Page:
The Tate has admitted paying £3.1m to recover two stolen Turner paintings, despite earlier denials that a ransom was paid.
The paintings were stolen in 1994 and recovered several years later
Last month the gallery denied BBC claims that it paid a ransom for Shade And Darkness or Light And Colour.
It has now released papers that show £3.1m was paid to a lawyer in 1999.
It said the possibility that this was passed on to the thieves "was an unavoidable and inevitable consequence of recovery operations of this nature".
The 19th Century works - Shade And Darkness: The Evening Of The Deluge, and Light And Colour (Goethe's Theory): The Morning after the Deluge - were stolen from the Schirn Kunsthalle in Frankfurt in 1994.
On loan from the Tate to the exhibition Goethe And The Visual Arts, the paintings had been insured for £12m each.
Three thieves and a driver were arrested in 1995 and convicted in Germany in 1999.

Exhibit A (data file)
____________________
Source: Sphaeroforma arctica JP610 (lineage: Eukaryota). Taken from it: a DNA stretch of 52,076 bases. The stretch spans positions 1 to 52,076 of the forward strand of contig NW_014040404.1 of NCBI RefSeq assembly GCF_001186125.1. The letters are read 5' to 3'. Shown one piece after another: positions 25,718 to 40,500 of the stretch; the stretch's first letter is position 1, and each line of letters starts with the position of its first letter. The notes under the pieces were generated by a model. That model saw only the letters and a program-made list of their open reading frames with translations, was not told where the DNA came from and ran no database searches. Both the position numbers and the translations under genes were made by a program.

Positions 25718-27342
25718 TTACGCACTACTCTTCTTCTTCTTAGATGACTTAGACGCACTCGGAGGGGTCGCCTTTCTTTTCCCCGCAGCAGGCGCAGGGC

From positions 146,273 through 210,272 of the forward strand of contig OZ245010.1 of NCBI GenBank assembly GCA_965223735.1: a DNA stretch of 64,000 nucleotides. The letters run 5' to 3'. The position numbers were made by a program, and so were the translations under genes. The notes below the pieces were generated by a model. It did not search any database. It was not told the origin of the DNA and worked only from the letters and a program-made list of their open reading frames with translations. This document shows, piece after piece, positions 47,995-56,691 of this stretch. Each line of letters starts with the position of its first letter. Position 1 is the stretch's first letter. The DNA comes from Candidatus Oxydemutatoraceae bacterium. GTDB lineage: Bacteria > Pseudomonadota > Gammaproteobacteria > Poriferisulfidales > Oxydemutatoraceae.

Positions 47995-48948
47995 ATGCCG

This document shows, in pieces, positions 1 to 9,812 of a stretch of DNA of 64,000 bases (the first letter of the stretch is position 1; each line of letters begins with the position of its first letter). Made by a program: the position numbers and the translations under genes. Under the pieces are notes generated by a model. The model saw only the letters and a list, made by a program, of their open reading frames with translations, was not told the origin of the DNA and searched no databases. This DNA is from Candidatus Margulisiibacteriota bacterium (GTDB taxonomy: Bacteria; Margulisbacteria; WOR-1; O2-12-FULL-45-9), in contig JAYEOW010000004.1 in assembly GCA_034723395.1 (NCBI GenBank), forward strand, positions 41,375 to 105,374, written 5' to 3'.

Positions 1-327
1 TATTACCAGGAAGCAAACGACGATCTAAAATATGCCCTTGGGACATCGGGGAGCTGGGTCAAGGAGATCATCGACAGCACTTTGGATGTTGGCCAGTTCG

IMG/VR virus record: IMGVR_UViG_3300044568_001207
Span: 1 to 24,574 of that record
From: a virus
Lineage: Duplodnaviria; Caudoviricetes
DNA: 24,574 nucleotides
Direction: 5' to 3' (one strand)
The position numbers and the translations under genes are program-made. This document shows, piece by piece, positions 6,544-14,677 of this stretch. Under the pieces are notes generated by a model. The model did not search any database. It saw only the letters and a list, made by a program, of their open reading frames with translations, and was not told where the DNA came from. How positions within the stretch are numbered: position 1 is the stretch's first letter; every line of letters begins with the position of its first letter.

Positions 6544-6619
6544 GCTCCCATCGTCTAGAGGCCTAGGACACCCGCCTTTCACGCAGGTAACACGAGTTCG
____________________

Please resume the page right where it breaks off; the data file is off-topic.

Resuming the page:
In November the BBC documentary Undercover Art Deal claimed payments of around £3m were made to secure the return of the artworks.
A Tate spokeswoman responded by saying the money was paid for information and that "no ransom was paid".
However, the Tate has now released documents that show it made a payment to German lawyer Edgar Liebrucks, who "claimed to be in direct contact with those who had possession of the paintings".
"However, once Tate had paid the money to Edgar Liebrucks, it had no control over that money," the gallery said in a statement.
"Tate does not know to whom Mr Liebrucks made payment of the monies he had received from Tate."
The gallery "consulted extensively" with British and German authorities for all payments it made to Mr Liebrucks.
The first painting was recovered in July 2000 and the second painting was found two-and-a-half years later.